Injuries suck and when it’s your players who sustain them, it sucks even more. The silver lining is that they usually crater a player’s value if it’s something serious and creates buy-low opportunities or sometimes you can just add them later after they’re cut from a roster.
Below are four prospects that have suffered through injury woes at some point in the last year and their value is almost nonexistent. Now—before the minor league season gets going—is the time to buy or pick them up on the cheap. Some were former top 50 prospects while others have the skills to get there.
Chris Paddack, SP (SD)
Paddack is a 22-year-old righty traded to San Diego from Miami in the Fernando Rodney trade in 2016. At the time of the trade he was breaking out in Low-A thanks to a plus-plus changeup and a plus fastball with control and command of both. He finished that season with 42.1 innings, 71 strikeouts, four earned runs and just five walks. He even had a 15-inning stretch without allowing a hit. Why did he pitch so few innings though? After three starts in the Padres’ organization he suffered an elbow injury and underwent Tommy John surgery.
Fast-forward to now and he’s already on a mound throwing again, still flashing that elite changeup and still sitting in the low 90s, his pre-surgery velocity. In addition, he was making strides with his curveball before surgery, giving him a chance at a legitimate three-pitch mix. The Padres are loaded with pitchers and are going to be careful with him. He should open the season in High-A and more than likely remain there for the majority of the season as he works to build innings. Don’t expect him to pitch more than 100 innings, either. Of the names on this list, this is the one you can wait on the most but he possesses easy SP3 upside with a chance for a touch more.
Alex Kirilloff, OF (MIN)
Pitchers aren’t the only ones who get Tommy John surgery as Kirilloff needed the procedure after he injured it on a throw. The former 15th overall pick is now a year removed from surgery, healed and ready to jump into Low-A for his first taste of full-season ball. Before going down, Kirilloff showed exactly why many considered he had an advanced bat and a strong feel to hit; in his first pro summer, he skipped the GCL and went into the Appalachian League where he earned MVP honors after slashing .306/.341/.454 with seven home runs and just a 14 K% .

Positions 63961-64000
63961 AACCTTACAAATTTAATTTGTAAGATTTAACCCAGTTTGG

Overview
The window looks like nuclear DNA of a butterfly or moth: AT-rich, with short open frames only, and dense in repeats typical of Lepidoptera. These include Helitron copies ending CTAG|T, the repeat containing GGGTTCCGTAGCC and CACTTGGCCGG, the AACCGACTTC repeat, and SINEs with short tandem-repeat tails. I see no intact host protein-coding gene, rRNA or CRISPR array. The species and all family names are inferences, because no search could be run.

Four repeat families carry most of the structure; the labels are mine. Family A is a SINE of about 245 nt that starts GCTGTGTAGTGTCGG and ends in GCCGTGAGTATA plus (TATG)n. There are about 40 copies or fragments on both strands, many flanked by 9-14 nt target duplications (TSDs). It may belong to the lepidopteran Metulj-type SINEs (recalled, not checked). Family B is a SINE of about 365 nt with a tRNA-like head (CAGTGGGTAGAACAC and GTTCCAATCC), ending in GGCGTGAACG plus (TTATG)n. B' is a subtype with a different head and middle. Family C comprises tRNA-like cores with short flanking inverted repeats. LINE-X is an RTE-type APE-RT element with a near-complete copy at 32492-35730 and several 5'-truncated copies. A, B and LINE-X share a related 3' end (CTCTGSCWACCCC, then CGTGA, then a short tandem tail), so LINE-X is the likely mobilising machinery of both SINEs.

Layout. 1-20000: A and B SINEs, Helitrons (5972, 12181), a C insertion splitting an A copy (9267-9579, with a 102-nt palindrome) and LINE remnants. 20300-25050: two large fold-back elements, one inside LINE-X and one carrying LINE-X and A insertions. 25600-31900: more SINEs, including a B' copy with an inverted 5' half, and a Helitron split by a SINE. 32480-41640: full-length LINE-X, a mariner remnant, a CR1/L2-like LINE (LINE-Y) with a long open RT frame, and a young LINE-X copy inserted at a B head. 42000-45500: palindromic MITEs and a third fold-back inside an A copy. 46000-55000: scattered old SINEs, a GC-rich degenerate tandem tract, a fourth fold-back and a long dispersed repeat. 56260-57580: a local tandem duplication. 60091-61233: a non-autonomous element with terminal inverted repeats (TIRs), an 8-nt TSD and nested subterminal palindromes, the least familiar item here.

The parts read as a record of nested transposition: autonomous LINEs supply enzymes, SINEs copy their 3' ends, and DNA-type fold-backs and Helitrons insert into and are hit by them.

He’s not as off the radar as Paddack, nor should he be given his pedigree, but he’ll be 20 for all of 2018 and should be a fairly quick mover thanks to his skills. Kirilloff projects as a 15 to 20 home run hitter with a strong average but there’s a chance he can unlock his plus raw power because of his innate feel to hit.
Kyle Funkhouser, SP (DET)
Spoke to a scout last night about #Tigers Kyle Funkhouser, who noted his only concern is wondering if Funkhouser can stay healthy. Asked his thoughts on Funkhouser when running at 100%: "He's got Holy Crap stuff."— Emily Waldon (@EmilyCWaldon) February 8, 2018
I wrote about Funkhouser and two other pitchers last August in an article predicting he could be top 100 prospect in less than a year. Funkhouser was once considered a top 10 prospect in the 2015 draft. After losing some stuff, he slid in the draft and couldn’t come to an agreement with the Dodgers. He returned to Louisville, got worse and was finally drafted in the fourth round of 2016 by the Tigers.
In his time with Detroit he’s allayed all fears of his stuff with a mid-90s heater and his plus slider that earned him so many rave reviews in college. However elbow soreness forced the organization to shut him down in 2017 to ensure he was healthy and ready this year. What encourages me so much about him is the strong control he shows to go with strong strikeout stuff and an ability to induce ground balls. In 62.2 innings last year split evenly between Low-A and High-A, he had a 2.44 ERA (2.59 FIP), 1.15 WHIP, 54 GB% and a big 32 K%. He has a fringy curveball that may not become a true third pitch and a mediocre changeup to help keep hitters honest, though they aren’t weapons like his fastball and slider. He should open the year in High-A and eventually make it to Double-A. He’s not young (24-years-old) so it’ll be interesting to see how the Tigers balance aggressive assignments while simultaneously being cautious with his workload. Much like Paddack, the skills are there but the quantity might not be.
James Kaprielian, SP (OAK)
Outside of Kirilloff, Kaprielian might be the most recognizable name here after he was part of a big package headed to Oakland in the Sonny Gray trade with the Yankees last July. The 16th overall pick in 2015, Kaprielian has big stuff...but just 29.1 professional innings under his belt. He missed most of 2016 with a strained flexor tendon and then all of 2017 with Tommy John surgery. If you know the TJ timeline, then you know he won’t debut until summer 2018, though he’s already throwing. The risks here are extreme but I still believe in his SP2 stuff.
When healthy, Kaprielian had a plus fastball that sat 94-97, a plus curveball, an above-average changeup and an above-average slider... with control of it all. That’s deadly and it’s not hard to envision why some scouts said he had top-of-the-rotation upside. We need to see if he still has his stuff after surgery before we get ahead of ourselves, but of the three pitchers on this list, he certainly has the highest upside.